Hi  John…I built a Classic 12′ Dinghy back in 1991. Only had one 3 year old kid then. Now with 3 kids (ages 10, 5 and 3) the Classic 12 has room for all.  I still get a kick out of using the boat. Your web-site is great. Nice to see all the sister ships out there!…Dave Riordan

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54 thoughts on “The Classic Dinghy

    1. James,I have owned a wooden boat from new for 35 years and also tilared it extensively every year and I cannot detect any problem or distortion in the hull attributable to being on the trailer.Modern combination trailers (launching trolley fitting onto the road trailer under the hull) don’t have a support for the stern section of the hull which some people question. However I’ve had a combination trailer for over 10 years with no perceived problem. I do ensure that a static support takes the stern weight if I’m leaving the boat on the trailer over the winter.Hope that gives you some reassurance.Tim

  1. Are there plans for a rudder for the sailing version?
    Are the gunnels strong enough to lift by, i.e. can I leave off the handles, seems like it takes away from the looks of the transom.
    In the instructions, it said to staple the strips to the forms, then take them out after the glue dries. Isn’t that hard to do without marring the soft cedar? And do you use wax paper(I use in other woodworking to prevent the clamps from discoloring the wood) or something similar to keep excess glue from gluing the strips to the forms? Just trying to work this through in my mind before committing to the project.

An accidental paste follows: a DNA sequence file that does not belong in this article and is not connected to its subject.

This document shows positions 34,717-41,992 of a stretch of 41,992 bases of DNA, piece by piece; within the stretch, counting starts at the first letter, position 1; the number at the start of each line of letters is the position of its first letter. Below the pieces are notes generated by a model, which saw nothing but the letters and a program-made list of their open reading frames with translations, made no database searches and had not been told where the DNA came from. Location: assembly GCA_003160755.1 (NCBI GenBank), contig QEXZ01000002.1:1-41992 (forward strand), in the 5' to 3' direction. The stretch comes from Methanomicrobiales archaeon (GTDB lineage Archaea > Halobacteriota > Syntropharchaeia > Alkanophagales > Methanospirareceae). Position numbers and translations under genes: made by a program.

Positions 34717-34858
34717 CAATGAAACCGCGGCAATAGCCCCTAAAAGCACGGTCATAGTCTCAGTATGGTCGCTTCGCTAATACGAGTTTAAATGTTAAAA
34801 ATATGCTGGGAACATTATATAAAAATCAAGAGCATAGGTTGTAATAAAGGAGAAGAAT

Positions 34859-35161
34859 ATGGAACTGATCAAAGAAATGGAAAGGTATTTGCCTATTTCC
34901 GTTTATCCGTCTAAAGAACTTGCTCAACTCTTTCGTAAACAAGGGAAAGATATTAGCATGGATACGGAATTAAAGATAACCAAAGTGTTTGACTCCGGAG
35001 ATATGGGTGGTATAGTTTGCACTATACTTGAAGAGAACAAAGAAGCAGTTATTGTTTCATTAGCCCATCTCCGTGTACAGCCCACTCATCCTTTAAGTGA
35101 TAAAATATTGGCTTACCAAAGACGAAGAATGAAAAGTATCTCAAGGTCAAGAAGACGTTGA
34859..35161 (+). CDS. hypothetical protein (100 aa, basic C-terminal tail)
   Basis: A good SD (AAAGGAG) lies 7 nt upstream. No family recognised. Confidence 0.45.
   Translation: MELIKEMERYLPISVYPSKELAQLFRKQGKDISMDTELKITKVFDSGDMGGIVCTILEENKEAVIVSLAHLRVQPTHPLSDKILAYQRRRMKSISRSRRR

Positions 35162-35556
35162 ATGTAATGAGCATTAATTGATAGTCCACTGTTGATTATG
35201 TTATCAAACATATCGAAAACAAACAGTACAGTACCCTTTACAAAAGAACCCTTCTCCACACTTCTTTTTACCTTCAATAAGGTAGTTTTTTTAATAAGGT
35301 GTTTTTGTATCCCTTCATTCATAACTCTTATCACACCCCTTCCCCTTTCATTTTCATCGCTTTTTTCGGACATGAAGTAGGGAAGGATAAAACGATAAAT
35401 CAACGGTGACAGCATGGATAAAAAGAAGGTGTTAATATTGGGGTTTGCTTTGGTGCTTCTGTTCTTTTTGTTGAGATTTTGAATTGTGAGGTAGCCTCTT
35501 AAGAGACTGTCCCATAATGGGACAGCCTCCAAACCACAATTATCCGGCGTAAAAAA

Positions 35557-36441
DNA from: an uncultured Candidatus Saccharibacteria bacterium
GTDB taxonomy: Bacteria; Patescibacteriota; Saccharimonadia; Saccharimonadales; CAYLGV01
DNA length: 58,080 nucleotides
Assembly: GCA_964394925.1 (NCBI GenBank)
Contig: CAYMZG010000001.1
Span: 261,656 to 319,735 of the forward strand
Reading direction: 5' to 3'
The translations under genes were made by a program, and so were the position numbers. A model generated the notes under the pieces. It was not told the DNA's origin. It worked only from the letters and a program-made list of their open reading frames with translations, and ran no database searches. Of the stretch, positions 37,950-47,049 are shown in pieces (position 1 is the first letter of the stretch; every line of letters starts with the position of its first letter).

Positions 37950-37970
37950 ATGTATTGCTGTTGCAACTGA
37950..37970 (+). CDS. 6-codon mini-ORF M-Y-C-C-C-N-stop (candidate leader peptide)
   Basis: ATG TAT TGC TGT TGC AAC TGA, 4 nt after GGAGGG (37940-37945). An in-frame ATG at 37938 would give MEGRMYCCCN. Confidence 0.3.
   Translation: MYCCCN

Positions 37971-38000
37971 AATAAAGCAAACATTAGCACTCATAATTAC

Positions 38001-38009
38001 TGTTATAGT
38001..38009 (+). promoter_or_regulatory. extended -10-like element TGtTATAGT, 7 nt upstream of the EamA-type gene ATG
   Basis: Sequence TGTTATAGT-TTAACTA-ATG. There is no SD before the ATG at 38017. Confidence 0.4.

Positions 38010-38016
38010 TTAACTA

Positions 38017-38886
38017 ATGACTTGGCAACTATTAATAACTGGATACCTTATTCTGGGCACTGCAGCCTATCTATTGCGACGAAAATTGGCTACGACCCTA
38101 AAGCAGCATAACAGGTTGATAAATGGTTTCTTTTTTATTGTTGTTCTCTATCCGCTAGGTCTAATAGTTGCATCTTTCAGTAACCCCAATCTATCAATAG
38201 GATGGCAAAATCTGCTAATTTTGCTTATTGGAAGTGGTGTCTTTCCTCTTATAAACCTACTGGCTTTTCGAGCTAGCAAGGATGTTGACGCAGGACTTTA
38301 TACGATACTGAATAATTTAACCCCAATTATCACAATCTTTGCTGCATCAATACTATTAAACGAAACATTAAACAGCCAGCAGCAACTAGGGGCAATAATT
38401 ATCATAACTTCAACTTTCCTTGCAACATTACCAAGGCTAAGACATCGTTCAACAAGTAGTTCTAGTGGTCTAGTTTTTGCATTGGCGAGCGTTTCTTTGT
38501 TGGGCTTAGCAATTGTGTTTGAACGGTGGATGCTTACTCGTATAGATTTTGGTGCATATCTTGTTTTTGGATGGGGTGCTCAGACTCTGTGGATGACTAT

1. Yes, the Classic Dinghy manual includes the sail plans and the dimensions for the rudder. You can lift the boat by the gunwales and do not need the handles on the transom. Take a look at the photographic construction manual on the bottom of the first page of the website. Most of the questions that you might have will be answered there…

  2. What, if any, sized motor can be used on the Classic Dinghy? If this isn’t possible could you tell me if the Power Dinghy can me made under 12′.

    1. The Classic Dinghy is limited to a two HP motor. The Power Dinghy can be built smaller than 12 feet simply by changing the spacing on the strongback. For example, if you want a 10 foot boat change the station spacing on the strongback to 10″ instead of 12 inches..

  3. Do you have any photos of the classic dinghy in sailboat form? I think she’s a beautiful little boat as a row boat but I’d love how she looks as a sailboat. Particularly the seating and recommended rig.